The Davis-Stirling Act requires that associations "as part of a study of the reserve account requirements" to "every three years" cause to be conducted a:
a reasonably competent and diligent visual inspection of the accessible areas of the major components that the association is obligated to repair, replace, restore, or maintain . . . (Civ. Code § 5550(a))
"Diligent" is not defined in the statute but is clearly more than a cursory inspection. Black's Law Dictionary defines diligent to mean "attentive and persistent in doing a thing." In addition to "diligent," we must factor in what proceeds diligent, i.e., “reasonably competent" and what follows, "accessible areas."
Reasonably Competent. "Reasonably competent" does not require a particular professional license but there are two national credentials available to reserve study professionals. One is the Professional Reserve Analyst (PRA) administered by the Association of Professional Reserve Analysts (APRA). The second is the Reserve Specialist (RS) administered by the Community Associations Institute. Both organizations require a demonstrated background of training and experience in properly preparing reserve studies before they will issue designations.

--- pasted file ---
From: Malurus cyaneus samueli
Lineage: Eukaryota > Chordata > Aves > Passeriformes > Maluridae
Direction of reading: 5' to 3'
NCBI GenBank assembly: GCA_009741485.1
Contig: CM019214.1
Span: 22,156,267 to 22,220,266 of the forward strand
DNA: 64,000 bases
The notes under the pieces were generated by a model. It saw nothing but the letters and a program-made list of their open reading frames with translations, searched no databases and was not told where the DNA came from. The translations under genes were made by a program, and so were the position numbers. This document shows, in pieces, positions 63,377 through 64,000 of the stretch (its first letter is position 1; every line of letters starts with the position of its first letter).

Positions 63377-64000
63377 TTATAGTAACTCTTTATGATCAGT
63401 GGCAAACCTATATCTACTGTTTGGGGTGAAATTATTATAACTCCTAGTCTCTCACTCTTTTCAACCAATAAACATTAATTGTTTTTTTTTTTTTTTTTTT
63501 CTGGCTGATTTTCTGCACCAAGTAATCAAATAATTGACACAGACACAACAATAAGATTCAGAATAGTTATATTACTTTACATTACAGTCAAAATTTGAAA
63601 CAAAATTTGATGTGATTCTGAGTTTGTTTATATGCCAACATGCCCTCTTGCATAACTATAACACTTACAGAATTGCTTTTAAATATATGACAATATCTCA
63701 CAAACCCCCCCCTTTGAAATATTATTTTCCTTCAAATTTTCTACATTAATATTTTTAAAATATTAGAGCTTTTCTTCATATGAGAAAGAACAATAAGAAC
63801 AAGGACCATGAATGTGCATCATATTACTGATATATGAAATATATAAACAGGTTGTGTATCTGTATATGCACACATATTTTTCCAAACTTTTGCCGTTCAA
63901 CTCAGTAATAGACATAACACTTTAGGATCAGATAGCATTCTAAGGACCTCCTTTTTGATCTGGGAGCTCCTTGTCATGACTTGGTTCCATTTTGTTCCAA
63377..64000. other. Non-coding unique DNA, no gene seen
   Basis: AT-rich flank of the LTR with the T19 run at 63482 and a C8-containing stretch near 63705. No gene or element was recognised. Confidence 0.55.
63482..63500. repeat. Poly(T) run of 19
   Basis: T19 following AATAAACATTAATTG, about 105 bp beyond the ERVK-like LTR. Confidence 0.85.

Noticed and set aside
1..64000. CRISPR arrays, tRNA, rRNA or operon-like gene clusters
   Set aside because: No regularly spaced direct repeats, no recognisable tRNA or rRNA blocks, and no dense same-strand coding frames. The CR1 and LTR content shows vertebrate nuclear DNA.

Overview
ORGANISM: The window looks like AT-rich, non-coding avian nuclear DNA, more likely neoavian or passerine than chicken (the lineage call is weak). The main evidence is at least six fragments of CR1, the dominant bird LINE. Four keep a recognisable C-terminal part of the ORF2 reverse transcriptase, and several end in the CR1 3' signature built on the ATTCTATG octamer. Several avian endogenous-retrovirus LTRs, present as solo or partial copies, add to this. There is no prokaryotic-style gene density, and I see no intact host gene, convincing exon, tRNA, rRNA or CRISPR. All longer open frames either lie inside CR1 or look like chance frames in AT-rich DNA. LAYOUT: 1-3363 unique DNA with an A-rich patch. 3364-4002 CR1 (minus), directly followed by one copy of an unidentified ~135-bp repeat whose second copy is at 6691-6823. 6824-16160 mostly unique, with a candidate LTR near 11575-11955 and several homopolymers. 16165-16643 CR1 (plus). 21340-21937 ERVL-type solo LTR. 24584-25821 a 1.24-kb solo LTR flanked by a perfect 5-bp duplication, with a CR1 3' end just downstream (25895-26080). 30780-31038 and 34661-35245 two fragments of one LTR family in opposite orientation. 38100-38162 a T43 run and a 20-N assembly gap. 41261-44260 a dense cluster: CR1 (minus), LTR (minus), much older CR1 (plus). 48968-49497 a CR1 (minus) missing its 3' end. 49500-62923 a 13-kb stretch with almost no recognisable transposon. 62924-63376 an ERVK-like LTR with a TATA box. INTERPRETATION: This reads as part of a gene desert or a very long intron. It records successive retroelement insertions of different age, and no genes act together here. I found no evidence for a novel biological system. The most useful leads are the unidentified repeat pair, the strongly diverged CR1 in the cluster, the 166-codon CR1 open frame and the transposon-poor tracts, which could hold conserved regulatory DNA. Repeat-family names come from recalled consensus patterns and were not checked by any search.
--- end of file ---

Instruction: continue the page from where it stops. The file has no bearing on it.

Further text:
Accessible. Inspection of "accessible" areas does not mean tearing off roofs and opening walls. In my opinion, it means getting onto roofs, going into elevator rooms, opening electrical panels, and opening equipment service panels (such as on boilers) to obtain equipment information. NOTE: elevated structures are treated differently.
Disclosure. Finally, industry standards require that reserve professionals disclose whether a complete inspection or representative sampling was used, whether field measurements or plans/schematic take-offs were utilized, and whether destructive testing was employed.
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